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Faith Nyasuguta 

Kenya’s Finance Bill 2024 has emerged as a focal point of discussion and scrutiny within the financial and business sectors. This comprehensive analysis aims to dissect the intricate details of the defunct Finance Bill, exploring its intended implications on taxation, regulatory frameworks, and economic dynamics in Kenya. 

By delving into the proposed amendments and their potential impact, this article seeks to provide a nuanced understanding of the changes that were set forth in the Finance Bill 2024.

Overview of the Finance Bill 2024

The Finance Bill 2024 represented a pivotal document that outlined the government’s fiscal policies, revenue-raising measures, and regulatory adjustments for the financial year. This bill introduced a series of amendments aimed at enhancing tax compliance, broadening the tax base, and fostering economic growth in Kenya. From VAT exemptions to income tax revisions, the Finance Bill encompassed a diverse array of proposals that were poised to shape the financial landscape of the country.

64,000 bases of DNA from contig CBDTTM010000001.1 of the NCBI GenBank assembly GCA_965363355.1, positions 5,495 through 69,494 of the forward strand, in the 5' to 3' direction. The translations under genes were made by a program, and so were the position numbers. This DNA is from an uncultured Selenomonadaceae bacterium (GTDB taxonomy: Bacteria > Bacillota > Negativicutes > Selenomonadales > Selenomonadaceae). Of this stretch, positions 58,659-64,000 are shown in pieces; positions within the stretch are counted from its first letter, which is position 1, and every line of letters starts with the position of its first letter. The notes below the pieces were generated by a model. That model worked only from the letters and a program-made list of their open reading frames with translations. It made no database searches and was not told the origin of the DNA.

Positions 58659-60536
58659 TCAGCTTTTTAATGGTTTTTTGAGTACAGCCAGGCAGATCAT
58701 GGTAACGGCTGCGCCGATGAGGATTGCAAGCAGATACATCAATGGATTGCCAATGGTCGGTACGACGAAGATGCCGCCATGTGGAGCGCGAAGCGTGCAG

VAT Exemptions and Their Implications
One of the key areas of focus in the Finance Bill 2024 was the revision of VAT exemptions across various sectors. The bill proposed the removal of certain VAT exemptions that were previously in place to incentivize specific industries, such as tourism, manufacturing, and construction. 

By eliminating these exemptions, the government aimed to streamline the tax system, increase revenue collection, and promote equity in taxation. However, the removal of VAT exemptions could have had far-reaching implications on businesses operating in these sectors, potentially altering their cost structures and investment decisions.

Impact on Tourism and Manufacturing
The Finance Bill 2024 sought to remove VAT exemptions that were introduced to boost the tourism sector, such as exemptions on taxable goods and services used in the construction of tourism facilities and recreational parks. Additionally, the bill proposed the standard rating of betting, gaming, and lotteries services, which were previously exempt from VAT. These changes could have had significant ramifications for the tourism industry, potentially discouraging further investments and impacting the competitiveness of Kenya’s tourism offerings.